if a book has a price or is issued for free: the law still covers it as a
publication. The same goes for print-on-demand books: these are liable
But what is a
The Act adopts a broad definition: “publication… means the
issue of copies of the work to the public”. (Section 14).
There is no guidance here on how limited an edition would be before it ceased
to be issued to the public, and there is no definition of “private
publication”. One-offs and manuscript copies are exempt, though. My
feeling is that most printed books are likely to be issued to the public in
one way or another and though this clearly adds an expense, I’d advise
that the publisher factors in and budgets for six Legal Deposit copies when
calculating how many copies to make in a single edition and writes this off
as part of the expense of publication.
Some poets will self-publish booklets that they will either sell or give away
at readings. The Library doesn’t have the resources to actively pursue
the bulk of pamphlets distributed in this way but unless the reading is a
private party this sounds to me like “issue of copies… to the
public” and so I would think would probably qualify under Legal
Deposit. From the British Library point of view, publishers (or possible
publishers) should contact firstname.lastname@example.org if they are in doubt.
At the British Library
Personally as well as professionally speaking, I think Legal Deposit is one
of the key ways of safeguarding the extraordinary, developing richness of the
many different poetries there are in the UK. And it’s not just
about “safeguarding” – it’s about keeping a place
where poets themselves can come in and read these collections, can come in
and see what we have and then “pass it on” through their work;
and so that researchers (not necessarily institutionally accredited ones;
research is research) can produce works about and in celebration of poetry
texts (editions, essays, talks based on works they find here) and pass that
Because the British Library has a remit way beyond poetry it is doubly a
fabulous resource for poets and poetry researchers, who can use the Library
to read books on all subjects, from most countries, and in many languages.
It’s a very large reference library – you will have to come onsite to read a
great deal of our collections (we are not, directly, a lending library) and
sometimes you may have to wait a while before your book is delivered, unless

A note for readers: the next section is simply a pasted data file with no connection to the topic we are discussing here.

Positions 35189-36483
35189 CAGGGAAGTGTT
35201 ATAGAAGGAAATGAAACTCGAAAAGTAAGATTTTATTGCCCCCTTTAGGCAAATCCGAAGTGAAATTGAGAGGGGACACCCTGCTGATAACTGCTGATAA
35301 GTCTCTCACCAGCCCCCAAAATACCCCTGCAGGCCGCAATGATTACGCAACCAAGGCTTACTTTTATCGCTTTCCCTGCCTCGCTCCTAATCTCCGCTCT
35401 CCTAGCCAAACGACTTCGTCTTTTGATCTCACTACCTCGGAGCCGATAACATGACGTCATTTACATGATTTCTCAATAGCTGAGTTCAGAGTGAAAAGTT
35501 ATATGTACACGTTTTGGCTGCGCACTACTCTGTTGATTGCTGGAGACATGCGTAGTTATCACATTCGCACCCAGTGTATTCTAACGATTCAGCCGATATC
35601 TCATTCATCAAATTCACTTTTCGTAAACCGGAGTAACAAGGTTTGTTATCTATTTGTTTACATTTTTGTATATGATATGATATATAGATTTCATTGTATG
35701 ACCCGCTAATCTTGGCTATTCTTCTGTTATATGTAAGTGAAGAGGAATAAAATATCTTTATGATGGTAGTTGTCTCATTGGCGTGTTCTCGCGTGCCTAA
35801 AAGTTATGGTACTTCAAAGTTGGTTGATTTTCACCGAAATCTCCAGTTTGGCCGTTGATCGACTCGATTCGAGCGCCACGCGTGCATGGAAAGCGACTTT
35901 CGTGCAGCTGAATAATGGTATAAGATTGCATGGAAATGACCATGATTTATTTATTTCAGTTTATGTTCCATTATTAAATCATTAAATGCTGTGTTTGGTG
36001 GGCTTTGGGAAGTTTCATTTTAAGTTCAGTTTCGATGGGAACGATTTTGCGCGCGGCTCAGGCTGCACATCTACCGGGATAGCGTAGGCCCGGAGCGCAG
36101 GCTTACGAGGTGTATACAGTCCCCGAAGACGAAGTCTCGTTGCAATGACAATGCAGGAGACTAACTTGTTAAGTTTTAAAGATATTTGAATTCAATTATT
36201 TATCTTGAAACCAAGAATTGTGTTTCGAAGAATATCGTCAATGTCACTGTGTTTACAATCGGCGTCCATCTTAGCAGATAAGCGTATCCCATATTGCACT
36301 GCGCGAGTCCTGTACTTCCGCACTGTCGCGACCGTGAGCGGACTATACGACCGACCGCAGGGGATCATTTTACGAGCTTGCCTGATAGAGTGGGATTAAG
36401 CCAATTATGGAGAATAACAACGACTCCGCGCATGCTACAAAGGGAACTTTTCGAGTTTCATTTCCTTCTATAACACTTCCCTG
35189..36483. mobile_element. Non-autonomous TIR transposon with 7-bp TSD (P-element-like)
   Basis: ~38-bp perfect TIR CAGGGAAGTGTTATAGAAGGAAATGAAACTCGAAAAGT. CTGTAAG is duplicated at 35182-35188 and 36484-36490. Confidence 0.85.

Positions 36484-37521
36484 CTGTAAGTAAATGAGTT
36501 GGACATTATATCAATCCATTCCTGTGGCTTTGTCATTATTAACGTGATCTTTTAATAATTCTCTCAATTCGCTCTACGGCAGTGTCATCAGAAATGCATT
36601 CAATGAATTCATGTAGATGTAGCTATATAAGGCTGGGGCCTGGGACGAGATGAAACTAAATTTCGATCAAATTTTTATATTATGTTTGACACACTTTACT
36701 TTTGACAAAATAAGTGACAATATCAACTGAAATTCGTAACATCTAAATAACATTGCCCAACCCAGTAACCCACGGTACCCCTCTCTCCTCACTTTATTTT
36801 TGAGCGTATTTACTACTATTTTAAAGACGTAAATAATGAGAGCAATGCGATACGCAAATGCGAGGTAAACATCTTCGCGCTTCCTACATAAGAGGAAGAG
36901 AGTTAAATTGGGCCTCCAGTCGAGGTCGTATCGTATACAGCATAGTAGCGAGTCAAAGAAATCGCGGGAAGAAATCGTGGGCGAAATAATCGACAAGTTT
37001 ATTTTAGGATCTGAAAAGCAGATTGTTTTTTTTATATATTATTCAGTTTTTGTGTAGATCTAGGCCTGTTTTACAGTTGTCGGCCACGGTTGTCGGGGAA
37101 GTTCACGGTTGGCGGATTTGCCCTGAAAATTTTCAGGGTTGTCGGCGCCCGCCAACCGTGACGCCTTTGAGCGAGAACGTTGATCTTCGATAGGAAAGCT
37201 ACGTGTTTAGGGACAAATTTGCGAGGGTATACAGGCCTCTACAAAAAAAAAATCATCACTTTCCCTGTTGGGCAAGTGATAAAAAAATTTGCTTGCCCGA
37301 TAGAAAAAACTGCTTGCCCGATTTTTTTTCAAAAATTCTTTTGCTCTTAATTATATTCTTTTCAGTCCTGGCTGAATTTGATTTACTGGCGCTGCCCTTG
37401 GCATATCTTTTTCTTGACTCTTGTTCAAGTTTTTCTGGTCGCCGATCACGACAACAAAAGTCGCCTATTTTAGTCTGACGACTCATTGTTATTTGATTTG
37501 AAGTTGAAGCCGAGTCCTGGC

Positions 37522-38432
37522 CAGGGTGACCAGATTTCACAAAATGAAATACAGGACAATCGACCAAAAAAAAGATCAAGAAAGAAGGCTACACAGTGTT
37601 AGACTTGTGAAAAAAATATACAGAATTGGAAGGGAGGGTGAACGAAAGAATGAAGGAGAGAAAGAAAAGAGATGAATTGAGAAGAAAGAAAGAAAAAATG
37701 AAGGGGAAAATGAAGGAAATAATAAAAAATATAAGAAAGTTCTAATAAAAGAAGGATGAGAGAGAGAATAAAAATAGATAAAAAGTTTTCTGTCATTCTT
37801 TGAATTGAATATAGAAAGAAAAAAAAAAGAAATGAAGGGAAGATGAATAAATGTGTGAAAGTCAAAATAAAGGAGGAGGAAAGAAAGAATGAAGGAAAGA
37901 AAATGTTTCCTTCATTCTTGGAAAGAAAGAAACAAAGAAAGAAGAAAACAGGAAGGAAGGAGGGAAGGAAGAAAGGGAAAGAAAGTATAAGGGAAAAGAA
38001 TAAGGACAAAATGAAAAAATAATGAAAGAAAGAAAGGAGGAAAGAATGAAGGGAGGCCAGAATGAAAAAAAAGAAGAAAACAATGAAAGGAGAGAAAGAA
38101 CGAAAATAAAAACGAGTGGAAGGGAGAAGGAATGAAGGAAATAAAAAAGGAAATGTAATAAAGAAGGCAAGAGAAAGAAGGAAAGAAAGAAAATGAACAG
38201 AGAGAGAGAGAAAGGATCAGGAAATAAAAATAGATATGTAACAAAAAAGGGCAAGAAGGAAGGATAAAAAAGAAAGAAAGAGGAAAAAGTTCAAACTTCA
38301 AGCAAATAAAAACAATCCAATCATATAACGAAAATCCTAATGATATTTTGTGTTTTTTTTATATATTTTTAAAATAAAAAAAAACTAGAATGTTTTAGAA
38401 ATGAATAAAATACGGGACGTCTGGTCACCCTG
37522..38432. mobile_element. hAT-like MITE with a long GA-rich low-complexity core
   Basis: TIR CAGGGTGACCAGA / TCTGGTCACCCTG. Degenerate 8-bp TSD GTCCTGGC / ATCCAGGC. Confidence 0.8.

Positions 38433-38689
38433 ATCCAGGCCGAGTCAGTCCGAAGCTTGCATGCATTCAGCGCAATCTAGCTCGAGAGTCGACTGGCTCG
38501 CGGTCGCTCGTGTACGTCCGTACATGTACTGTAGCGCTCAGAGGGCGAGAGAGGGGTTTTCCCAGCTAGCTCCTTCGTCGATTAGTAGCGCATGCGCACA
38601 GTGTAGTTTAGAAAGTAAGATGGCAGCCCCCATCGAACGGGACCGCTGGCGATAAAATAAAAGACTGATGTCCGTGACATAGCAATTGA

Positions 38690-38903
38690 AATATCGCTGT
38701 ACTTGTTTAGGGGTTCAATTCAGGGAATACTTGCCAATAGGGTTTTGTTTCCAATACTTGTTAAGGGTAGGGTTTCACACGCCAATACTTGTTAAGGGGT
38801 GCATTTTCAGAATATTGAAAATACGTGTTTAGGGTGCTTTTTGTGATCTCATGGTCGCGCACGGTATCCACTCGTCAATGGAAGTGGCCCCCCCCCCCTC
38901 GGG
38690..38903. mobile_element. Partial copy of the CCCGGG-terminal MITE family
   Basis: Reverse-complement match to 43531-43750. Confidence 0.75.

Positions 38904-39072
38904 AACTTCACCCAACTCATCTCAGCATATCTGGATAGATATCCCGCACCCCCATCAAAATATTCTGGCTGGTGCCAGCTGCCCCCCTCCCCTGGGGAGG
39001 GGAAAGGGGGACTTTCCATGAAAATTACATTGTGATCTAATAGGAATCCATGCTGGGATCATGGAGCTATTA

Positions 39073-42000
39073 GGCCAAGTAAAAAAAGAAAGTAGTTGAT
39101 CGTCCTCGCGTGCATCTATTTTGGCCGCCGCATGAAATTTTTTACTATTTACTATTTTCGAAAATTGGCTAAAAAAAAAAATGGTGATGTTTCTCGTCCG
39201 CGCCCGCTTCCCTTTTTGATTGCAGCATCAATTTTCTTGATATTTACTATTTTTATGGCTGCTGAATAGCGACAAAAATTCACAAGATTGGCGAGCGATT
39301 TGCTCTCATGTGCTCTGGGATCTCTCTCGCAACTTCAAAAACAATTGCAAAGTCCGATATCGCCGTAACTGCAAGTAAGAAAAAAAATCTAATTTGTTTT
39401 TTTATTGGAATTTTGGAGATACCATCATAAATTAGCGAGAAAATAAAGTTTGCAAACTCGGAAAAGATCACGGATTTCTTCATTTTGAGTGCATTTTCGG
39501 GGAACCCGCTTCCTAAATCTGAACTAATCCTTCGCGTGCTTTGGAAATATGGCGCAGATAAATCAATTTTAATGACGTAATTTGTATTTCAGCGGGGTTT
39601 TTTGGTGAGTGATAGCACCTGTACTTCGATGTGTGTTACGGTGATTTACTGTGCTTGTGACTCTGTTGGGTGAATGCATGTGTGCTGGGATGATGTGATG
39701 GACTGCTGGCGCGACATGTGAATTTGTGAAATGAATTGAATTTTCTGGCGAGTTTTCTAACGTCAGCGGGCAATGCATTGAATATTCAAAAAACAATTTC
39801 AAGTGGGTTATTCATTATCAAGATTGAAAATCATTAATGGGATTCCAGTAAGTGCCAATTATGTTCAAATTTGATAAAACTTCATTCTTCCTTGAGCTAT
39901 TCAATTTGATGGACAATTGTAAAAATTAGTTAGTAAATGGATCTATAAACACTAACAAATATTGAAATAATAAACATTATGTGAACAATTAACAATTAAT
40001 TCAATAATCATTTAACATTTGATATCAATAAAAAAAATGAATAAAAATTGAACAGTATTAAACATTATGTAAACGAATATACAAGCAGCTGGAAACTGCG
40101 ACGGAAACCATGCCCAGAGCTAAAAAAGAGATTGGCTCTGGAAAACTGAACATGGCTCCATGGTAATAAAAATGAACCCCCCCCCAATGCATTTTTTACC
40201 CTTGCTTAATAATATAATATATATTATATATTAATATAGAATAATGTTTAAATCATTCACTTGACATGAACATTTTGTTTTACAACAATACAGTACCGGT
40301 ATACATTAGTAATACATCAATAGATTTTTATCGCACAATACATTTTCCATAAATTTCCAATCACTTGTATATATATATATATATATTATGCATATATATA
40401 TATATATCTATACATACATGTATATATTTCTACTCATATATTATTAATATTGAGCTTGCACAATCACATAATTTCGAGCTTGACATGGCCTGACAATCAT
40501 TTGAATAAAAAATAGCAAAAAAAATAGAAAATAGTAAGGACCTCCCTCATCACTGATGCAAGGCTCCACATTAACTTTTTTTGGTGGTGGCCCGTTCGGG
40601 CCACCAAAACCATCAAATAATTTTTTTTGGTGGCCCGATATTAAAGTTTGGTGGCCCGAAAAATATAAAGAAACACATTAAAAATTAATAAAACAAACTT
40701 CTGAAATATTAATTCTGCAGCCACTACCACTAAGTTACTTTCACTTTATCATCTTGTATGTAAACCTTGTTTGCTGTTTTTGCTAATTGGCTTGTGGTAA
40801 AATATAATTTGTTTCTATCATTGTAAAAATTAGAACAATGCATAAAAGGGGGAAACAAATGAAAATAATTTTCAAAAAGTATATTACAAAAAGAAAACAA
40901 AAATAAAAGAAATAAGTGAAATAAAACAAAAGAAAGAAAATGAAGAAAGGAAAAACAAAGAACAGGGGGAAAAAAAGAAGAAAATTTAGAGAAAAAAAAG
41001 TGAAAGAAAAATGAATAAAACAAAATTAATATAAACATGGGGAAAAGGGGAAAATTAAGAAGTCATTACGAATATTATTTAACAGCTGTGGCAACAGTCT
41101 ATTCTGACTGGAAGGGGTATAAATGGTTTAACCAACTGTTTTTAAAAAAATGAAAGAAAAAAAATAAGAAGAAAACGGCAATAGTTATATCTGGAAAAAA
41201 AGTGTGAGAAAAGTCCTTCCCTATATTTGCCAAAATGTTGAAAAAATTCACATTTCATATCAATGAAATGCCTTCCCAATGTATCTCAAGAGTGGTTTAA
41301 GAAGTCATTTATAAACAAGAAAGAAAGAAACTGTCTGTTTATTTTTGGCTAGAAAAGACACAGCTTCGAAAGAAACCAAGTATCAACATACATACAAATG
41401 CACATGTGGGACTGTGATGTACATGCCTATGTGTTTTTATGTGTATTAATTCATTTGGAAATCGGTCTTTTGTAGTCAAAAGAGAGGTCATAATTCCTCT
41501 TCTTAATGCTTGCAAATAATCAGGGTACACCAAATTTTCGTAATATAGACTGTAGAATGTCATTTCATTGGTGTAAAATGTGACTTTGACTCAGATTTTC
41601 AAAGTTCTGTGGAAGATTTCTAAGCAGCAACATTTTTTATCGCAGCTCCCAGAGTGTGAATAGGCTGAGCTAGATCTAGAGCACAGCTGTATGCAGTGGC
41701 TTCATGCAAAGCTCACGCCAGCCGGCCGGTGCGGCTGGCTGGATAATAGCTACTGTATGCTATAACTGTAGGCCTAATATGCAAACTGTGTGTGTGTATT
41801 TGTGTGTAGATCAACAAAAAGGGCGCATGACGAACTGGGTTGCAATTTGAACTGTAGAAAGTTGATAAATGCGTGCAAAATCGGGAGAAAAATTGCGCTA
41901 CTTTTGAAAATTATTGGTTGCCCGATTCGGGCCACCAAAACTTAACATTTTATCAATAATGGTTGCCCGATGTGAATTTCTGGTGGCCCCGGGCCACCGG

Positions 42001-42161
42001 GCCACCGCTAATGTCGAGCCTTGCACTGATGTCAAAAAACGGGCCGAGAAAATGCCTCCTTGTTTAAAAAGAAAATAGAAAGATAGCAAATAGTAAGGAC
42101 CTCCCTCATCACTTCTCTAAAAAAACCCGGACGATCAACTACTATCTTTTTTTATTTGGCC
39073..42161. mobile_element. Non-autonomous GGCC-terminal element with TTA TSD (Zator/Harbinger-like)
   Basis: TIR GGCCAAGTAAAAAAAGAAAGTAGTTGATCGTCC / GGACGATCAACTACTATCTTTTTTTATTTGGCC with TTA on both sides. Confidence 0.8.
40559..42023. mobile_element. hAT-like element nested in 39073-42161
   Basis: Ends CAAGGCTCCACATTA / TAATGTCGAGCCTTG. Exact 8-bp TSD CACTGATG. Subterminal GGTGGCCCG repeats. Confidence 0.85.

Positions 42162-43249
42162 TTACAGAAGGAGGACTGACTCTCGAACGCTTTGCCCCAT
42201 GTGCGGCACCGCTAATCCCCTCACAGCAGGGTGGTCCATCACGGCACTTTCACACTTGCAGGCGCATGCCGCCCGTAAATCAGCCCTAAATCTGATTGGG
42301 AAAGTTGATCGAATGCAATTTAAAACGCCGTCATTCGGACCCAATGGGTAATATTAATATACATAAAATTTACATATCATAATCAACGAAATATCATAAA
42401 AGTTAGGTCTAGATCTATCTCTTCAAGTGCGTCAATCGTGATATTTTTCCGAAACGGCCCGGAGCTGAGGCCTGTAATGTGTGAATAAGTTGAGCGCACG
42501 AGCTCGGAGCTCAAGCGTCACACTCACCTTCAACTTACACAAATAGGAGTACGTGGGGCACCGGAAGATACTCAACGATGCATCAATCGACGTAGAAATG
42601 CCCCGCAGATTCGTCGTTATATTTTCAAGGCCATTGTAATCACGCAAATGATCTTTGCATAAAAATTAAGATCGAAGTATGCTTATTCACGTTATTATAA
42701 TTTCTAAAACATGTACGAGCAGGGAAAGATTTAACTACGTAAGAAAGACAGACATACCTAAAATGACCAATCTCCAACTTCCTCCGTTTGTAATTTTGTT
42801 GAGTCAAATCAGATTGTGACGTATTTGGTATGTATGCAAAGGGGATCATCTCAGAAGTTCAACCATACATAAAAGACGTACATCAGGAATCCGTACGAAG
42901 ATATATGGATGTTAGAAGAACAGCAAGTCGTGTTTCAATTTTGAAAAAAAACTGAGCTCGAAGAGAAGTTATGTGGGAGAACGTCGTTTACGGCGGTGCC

you order it online in advance. But the historical and geographical
strengths are likely to make it well worth any inconvenience. Check out our
Registration for further information about
We receive about 100,000 books per year on Legal Deposit alone, we buy
thousands of UK books, too, for our Document Supply service (which provides
interlibrary loans for public and academic libraries), and we buy thousands
of overseas published books, including poetry in translation and, for
instance, a selection of U.S. small press. Our printed books go back to the
15th century. We also have superb Sound Archive and Manuscripts collections,
and significant electronic poetry resources available in our reading rooms.
One new development is our Web Archive which has already archived instances
of several UK
poetry sites: site-owners are encouraged to contact the Library to suggest
their sites for the digital collection the Library is building. Please email:
The Library’s poetry resources are described on our web-pages, and
poetry is often featured in exhibitions. Below are some key British Library
pages that poets, poetry researchers, and poetry publishers may find useful.
British Library homepage
Modern British and Irish Poetry
Featured Authors and Special Collections
Fine Press, Artists’ Books, and Book Arts
Zines, Fanzines, Alternative Comics and Graphic Novels
Experience the British Library online at www.bl.uk
The British Library’s new interactive Annual Report and Accounts
2006/07 : www.bl.uk/mylibrary
Help the British Library conserve the world's knowledge. Adopt a Book. www.bl.uk/adoptabook